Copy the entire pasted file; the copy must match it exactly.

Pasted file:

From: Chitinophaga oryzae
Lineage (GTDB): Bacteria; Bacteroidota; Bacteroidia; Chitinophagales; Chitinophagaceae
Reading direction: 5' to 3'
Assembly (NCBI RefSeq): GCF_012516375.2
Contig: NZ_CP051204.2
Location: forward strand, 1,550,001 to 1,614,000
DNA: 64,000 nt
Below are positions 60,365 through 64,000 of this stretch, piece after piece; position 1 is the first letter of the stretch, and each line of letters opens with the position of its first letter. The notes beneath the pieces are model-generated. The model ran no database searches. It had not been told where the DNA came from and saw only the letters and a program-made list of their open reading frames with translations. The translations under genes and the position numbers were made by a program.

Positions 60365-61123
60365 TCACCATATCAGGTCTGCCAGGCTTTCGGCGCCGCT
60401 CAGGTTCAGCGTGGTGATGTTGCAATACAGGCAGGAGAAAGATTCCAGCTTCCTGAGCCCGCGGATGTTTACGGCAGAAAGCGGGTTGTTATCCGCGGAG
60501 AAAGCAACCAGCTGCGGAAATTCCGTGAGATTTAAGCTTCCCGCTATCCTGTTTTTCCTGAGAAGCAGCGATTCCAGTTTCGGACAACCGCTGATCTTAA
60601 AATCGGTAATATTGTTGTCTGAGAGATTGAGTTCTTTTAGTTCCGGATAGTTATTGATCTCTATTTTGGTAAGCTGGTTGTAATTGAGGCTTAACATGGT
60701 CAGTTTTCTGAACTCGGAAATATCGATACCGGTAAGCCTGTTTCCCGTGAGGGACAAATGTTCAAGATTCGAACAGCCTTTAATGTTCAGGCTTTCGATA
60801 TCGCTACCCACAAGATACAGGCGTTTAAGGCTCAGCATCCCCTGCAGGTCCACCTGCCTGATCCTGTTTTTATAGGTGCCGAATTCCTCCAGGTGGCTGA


From: Chitinophaga oryzae
Lineage (GTDB): Bacteria; Bacteroidota; Bacteroidia; Chitinophagales; Chitinophagaceae
Reading direction: 5' to 3'
Assembly (NCBI RefSeq): GCF_012516375.2
Contig: NZ_CP051204.2
Location: forward strand, 1,550,001 to 1,614,000
DNA: 64,000 nt
Below are positions 60,365 through 64,000 of this stretch, piece after piece; position 1 is the first letter of the stretch, and each line of letters opens with the position of its first letter. The notes beneath the pieces are model-generated. The model ran no database searches. It had not been told where the DNA came from and saw only the letters and a program-made list of their open reading frames with translations. The translations under genes and the position numbers were made by a program.

Positions 60365-61123
60365 TCACCATATCAGGTCTGCCAGGCTTTCGGCGCCGCT
60401 CAGGTTCAGCGTGGTGATGTTGCAATACAGGCAGGAGAAAGATTCCAGCTTCCTGAGCCCGCGGATGTTTACGGCAGAAAGCGGGTTGTTATCCGCGGAG
60501 AAAGCAACCAGCTGCGGAAATTCCGTGAGATTTAAGCTTCCCGCTATCCTGTTTTTCCTGAGAAGCAGCGATTCCAGTTTCGGACAACCGCTGATCTTAA
60601 AATCGGTAATATTGTTGTCTGAGAGATTGAGTTCTTTTAGTTCCGGATAGTTATTGATCTCTATTTTGGTAAGCTGGTTGTAATTGAGGCTTAACATGGT
60701 CAGTTTTCTGAACTCGGAAATATCGATACCGGTAAGCCTGTTTCCCGTGAGGGACAAATGTTCAAGATTCGAACAGCCTTTAATGTTCAGGCTTTCGATA
60801 TCGCTACCCACAAGATACAGGCGTTTAAGGCTCAGCATCCCCTGCAGGTCCACCTGCCTGATCCTGTTTTTATAGGTGCCGAATTCCTCCAGGTGGCTGA